Comparison of diabetes between people and their pets:

  Cat Dog Human
Occurrence 0.58% of cats 0.35% of dogs 9.4% of Americans
Type I diabetes No Yes Yes
Type II diabetes Yes No More than 90% of diabetes
Diabetic retinopathy No Rare Yes
Diabetic nephropathy No No Yes
Association with pancreatitis Yes Yes No
Oral treatments No No Yes
Insulin injections Yes Yes Yes
Spontaneous remission resolution Yes No No
Diabetic cataracts Rare Yes Yes
Linked to obesity Yes Yes Yes

Paw-o-ween: Halloween Animal Myths

Halloween dog

Halloween is a mystical holiday, full of supernatural creatures with magical powers. The spirits inhabiting All Hallows Eve and the Day of the Dead, have given us some animal myths. In this blog post, I dig deeper into the myths and determine if they are fact or fiction.

Chicken Halloween Costumes are the New Trend
Halloween spending in the United States is expected to top $9 billion in 2018, many of the dollars spent on costumes. Two weeks ago, I saw a post on Facebook with chickens in Halloween costumes. The idea seemed over the top, but harmless until I received an email entitled, “CDC calls foul on Halloween costumes for backyard chickens.” The CDC warns chicken owners not festoon their fowl for Halloween amid an outbreak of drug-resistant Salmonella. The CDC also says people should not cuddle chickens and should sanitize surfaces that have come into contact with raw poultry in order to protect themselves and their family against Salmonella from their feathered family members.

For tips on raising backyard poultry safely, read the CDC backyard poultry guidelines.

Black Cats are Bad Luck
This legend apparently started in England. Charles I had a black cat so prized, it was given its own security guard. The cat took ill and died the day Charles I was arrested. Across the pond in America, around the time of the Salem witch trials, black cats were thought to be witches in disguise, to carry demons, or to possess special powers and abilities. The rational person believes this is a total myth, but probably doesn’t know cats and also dogs with black coats are less likely to be adopted from a shelter than those dogs and cats with brown, white or multicolored coats. Animal protection organizations report black cats are often mistreated around Halloween. So, in fact, this is not a myth, a black cat is unlucky, but to himself not to us!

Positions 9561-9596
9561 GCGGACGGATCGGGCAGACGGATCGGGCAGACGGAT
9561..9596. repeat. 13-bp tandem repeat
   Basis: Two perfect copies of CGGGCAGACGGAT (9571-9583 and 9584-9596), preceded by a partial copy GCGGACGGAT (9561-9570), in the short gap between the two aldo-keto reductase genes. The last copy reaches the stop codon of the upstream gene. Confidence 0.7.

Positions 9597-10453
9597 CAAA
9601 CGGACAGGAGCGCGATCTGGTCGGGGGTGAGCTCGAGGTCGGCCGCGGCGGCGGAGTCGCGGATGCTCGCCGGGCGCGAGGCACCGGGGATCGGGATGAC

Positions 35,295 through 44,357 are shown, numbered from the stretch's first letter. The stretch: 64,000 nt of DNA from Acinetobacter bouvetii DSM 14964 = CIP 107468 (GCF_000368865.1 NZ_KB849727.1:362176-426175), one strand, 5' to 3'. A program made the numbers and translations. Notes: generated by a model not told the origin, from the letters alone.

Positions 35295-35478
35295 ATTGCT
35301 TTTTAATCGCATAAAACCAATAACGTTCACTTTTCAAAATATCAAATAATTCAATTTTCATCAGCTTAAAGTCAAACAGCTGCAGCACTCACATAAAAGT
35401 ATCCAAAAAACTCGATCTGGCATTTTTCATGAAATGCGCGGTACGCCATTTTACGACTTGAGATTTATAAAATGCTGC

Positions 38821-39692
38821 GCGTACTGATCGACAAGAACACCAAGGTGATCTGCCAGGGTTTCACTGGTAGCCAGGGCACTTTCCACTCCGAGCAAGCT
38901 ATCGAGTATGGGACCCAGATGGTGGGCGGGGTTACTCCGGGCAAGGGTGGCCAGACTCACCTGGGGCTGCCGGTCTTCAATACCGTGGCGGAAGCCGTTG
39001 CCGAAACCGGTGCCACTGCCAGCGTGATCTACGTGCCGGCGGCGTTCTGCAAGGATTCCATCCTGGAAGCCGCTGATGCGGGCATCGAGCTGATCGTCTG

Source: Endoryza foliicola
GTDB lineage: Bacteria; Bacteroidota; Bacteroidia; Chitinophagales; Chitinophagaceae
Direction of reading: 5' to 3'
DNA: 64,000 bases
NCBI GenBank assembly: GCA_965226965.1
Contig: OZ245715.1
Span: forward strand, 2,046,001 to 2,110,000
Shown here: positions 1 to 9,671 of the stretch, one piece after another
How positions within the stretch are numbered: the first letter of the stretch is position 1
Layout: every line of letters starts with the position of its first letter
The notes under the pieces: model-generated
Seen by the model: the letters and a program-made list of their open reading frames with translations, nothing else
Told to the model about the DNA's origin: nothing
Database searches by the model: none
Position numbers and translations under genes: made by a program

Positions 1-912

Pumpkin is Good for Pets
If you are one of the millions of pet owners feeding pumpkin to your pet, you know it makes a world of difference to your constipated cat or dog with fiber responsive intestinal disease. All this happens safely, inexpensively, and without drug therapy. Leading up to Halloween, every NYC farmer’s market, bodega, and grocery store is loaded with pumpkins for carving into Jack-o-lanterns. After the trick-or-treaters have come and gone, the pumpkins will linger on the front porches and stoops of our neighborhoods becoming moldy and rotten. Pet families should be sure to throw away the spent pumpkins before one of your pets decides to nibble on the decorative gourd and induce a bout of gastrointestinal upset.

Wishing all our readers a happy and safe Howl-o-ween!

Should I Adopt an Older Dog?

Adopt a dog

October is Adopt a Dog Month or Adopt a Shelter Dog Month. Either way, I hope your family is thinking about whether or not adopting a dog is the right move. Keep in mind, adopting a dog at the wrong time or without considering its impact on your family is always a bad idea. Adopting a puppy, with her big eyes and fluffy coat, is easy until the little devil comes home. Adopting an adult dog, may circumvent some of the puppy-raising challenges puppy families face.

Advantages of a Grown-Up Dog
In my mind, adopting an adult dog bypasses one of the biggest challenges of having a puppy: housebreaking. Adult dog adopters shouldn’t expect perfection from the new arrival, but after a few days, most housebroken dogs will realize how they go “out.”

Teething is another puppy milestone avoided by adopting an adult dog. Last week, one of my teething puppy patients ate some shoe trees, a bottle of Zantac, and a box of tissues after letting himself into the bedroom. Other puppy patients have eaten woodwork, chair legs, and shoes. Once a dog hits about one year of age, their indiscriminate chewing tends to subside.

Last spring, one of my mature clients got a new puppy. Both of his aged dogs had died over the winter. The new puppy was delightful, except for the stubborn Giardia infection. In a moment of diarrhea-related frustration and puppy induced exhaustion, he asked me to find her a new family. Now that the diarrhea is cleared up and she is approaching her first birthday as a much calmer grown-up dog, there is no chance of him giving her up, but this vignette shows how trying puppies can be.

Points to Consider When You Adopt Any Dog
Puppies require a series of visits to the veterinarian for vaccinations and other preventive health care procedures. While these medical expenditures will not be necessary in an adult dog that is already well vaccinated and spayed or neutered, all pets need medical care. Your family needs to consider not only the cost of preventive care but how you will manage a catastrophic illness or injury. Other ongoing costs to include in budget planning are food, treats, grooming, boarding, and the inevitable wardrobe of seasonal collars, leashes, and bandanas you just can’t resist at your local pet emporium.